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When I went to Tosca last summer, the whole menu wasn't part of the RW promotion. I ordered off the RW menu, but my wife ordered entirely from teh regular menu. But Tosca is still a good choice either way.

Are you sure you're thinking of Tosca, or was it the lunch you went to? When I was there last summer for RW, the whole menu was available, but some items had a slight surcharge. You could even choose smaller portions of their pastas as an appetizer, or have a larger portion for the main course. I'll be going back again this time.

I remember the entire menu being part of Restaurant week. There were one or two items that had a suppliment (foie gras was one of them).

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When I went to Tosca last summer, the whole menu wasn't part of the RW promotion. I ordered off the RW menu, but my wife ordered entirely from teh regular menu. But Tosca is still a good choice either way.

Are you sure you're thinking of Tosca, or was it the lunch you went to? When I was there last summer for RW, the whole menu was available, but some items had a slight surcharge. You could even choose smaller portions of their pastas as an appetizer, or have a larger portion for the main course. I'll be going back again this time.

I looked back and it was two summers ago (how time files) since I went to Tosca for RW. It was definietly a split menu then. I also read my post from that week and my initial reaction was that I didn't like it that much. But my rememberences are that I did. Memory is a funny thing.

Bill Russell

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In the past, I've been most pleased with my RW meals at DC Coast (choice of 3 salads/soups, almost every main entreee, choice of 3 desserts - summer 2004), Corduroy (entire menu with a couple upcharges - winter 2005), and Palette (small menu - choice of 3 salads/soups, 3 entrees, 3 desserts; but very tasty - summer 2004). RW did the job too, because I've gone back to both DC Coast and Corduroy and paid the regular prices, and not been disappointed either time.

Smith and Wollensky was good for RW (winter 2004). I ended up ordering off the RW menu (I couldn't resist chateaubriand), but the RW menu was decent, if small - choice of salad, filet or chicken or fish, and dessert. My dining companions were pleased with their choice and thought it was definitely good value.

Oceanaire I remember being very disappointed with the choices and ended up ordering off the regular menu (winter 2001?). Butterfield 9 was satisfactory(winter 2005) - I was glad I went to try it, but was glad I paid RW prices. They also had a special menu (3 selections for each dish, except for dessert which had 2 choices).

I've researched Sam and Harry's and Caucus Room before for steak, and they were just serving medallions (or chicken or fish) - I'm disappointed to hear that CP steak does the same thing.

Anyone ever been to Taberna del Albardero for RW (i've never been there ever and have been meaning to try it). How about the trio of Italian places (I Ricchi, Teatro Goldoni, and Tuscana West)?

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I've not been to Tuscana West during RW, but after dinner there a couple of weeks ago I'm not inclined to recommend it to others. I thought the Italian food was fairly lackluster and uninspired. It's sort of a "safe" restaurant for picky eaters, but I can't think of why else I'd send somebody there. Avoid the tiramisu if you try it anyway.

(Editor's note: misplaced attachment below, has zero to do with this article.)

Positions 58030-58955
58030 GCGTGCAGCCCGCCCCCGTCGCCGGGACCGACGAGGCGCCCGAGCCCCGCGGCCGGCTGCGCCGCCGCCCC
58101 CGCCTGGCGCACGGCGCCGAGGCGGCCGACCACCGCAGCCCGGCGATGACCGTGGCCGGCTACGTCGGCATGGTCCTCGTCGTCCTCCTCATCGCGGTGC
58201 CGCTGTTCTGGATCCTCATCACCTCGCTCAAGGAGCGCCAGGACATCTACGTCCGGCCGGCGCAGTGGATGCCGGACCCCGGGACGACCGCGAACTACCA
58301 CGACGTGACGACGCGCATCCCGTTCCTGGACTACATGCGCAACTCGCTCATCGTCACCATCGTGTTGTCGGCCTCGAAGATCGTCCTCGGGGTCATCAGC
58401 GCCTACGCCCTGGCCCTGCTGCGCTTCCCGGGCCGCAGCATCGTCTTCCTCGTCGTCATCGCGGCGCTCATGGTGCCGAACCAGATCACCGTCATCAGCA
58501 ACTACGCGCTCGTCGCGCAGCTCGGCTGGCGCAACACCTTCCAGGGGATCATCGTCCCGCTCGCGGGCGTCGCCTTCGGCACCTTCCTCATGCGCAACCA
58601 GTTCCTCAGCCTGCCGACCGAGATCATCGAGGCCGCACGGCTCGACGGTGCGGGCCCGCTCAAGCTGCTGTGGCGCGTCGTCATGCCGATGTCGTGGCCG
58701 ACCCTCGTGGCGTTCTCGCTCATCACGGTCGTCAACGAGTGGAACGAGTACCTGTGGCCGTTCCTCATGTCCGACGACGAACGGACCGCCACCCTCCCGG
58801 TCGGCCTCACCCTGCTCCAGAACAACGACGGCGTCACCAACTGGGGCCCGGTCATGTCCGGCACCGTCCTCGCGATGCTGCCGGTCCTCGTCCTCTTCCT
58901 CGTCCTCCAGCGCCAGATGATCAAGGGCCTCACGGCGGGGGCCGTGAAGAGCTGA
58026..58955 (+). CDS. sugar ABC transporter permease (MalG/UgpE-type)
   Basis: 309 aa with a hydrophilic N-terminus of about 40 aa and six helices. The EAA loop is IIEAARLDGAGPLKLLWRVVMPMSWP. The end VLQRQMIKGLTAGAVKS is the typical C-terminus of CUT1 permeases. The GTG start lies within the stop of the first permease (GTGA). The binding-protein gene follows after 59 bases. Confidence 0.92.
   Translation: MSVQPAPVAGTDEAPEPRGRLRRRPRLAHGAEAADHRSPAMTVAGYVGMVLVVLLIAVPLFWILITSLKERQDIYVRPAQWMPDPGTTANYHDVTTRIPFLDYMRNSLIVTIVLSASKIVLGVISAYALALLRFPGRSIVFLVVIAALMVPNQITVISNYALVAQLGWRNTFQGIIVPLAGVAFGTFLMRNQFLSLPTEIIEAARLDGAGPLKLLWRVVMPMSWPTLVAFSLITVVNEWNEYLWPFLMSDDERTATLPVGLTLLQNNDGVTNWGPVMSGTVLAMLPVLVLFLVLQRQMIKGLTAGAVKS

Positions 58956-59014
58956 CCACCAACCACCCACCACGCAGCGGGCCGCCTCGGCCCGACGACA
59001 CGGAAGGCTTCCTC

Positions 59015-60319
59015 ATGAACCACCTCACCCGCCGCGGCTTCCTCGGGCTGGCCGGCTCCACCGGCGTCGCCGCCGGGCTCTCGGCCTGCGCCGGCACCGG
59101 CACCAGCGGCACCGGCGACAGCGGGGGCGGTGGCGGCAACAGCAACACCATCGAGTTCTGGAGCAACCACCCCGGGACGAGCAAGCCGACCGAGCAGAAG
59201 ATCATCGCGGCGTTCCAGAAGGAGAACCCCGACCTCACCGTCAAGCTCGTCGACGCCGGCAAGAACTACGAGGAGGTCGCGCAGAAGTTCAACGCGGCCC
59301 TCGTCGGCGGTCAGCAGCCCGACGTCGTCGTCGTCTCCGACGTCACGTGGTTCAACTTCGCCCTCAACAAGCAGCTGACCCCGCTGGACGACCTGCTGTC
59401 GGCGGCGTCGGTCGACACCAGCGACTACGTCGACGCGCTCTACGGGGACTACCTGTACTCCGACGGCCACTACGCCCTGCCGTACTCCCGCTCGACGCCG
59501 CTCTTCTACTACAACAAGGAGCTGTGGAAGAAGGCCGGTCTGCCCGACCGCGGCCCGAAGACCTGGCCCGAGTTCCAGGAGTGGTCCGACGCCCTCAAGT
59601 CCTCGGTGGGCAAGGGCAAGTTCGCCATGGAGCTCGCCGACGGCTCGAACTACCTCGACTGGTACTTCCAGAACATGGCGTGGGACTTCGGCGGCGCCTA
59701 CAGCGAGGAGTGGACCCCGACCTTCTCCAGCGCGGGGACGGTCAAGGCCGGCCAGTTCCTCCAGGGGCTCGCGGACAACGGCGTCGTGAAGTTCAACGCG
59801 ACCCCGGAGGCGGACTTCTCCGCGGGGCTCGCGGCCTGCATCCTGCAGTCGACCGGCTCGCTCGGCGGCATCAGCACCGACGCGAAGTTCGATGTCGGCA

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How about the trio of Italian places (I Ricchi, Teatro Goldoni, and Tuscana West)?

I've enjoyed I Ricchi during RW. Only three or four options for each course, but they were all very tasty and our service was excellent. Pasta choices seem to always be better than meat choices there in general. I had some kind of dessert that was a cross between cheesecake and panna cotta with a supertart lime/raspberry sauce and it was one of the tastiest restaurant desserts I've ever had.

As for Tuscana West, my experience is the same as Malawry's. Haven't tried it during RW, but haven't been impressed the rest of the year.

Cooking and writing and writing about cooking at the SIMMER blog

Pop culture commentary at Intrepid Media

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Has anyone been to Cafe Atlantico for restaurant week?

I was there over during the winter Restaurant Week. I thought it was a good introduction to the restaurant. There was a choice of three for each course, and I doubt that would change for the summer Restaurant Week.

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Has anyone been to Cafe Atlantico for restaurant week?

I was there over during the winter Restaurant Week. I thought it was a good introduction to the restaurant. There was a choice of three for each course, and I doubt that would change for the summer Restaurant Week.

Were they good choices, or did it seem like they pulled their under-performers out from the regular menu?

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  • 3 weeks later...

I just returned from 1789 with JPW--probably my only RW meal this time around. The entire menu is offered as part of the special deal, with only three items carrying supplements: the infamous rack of lamb, the filet mignon and the cheese plate.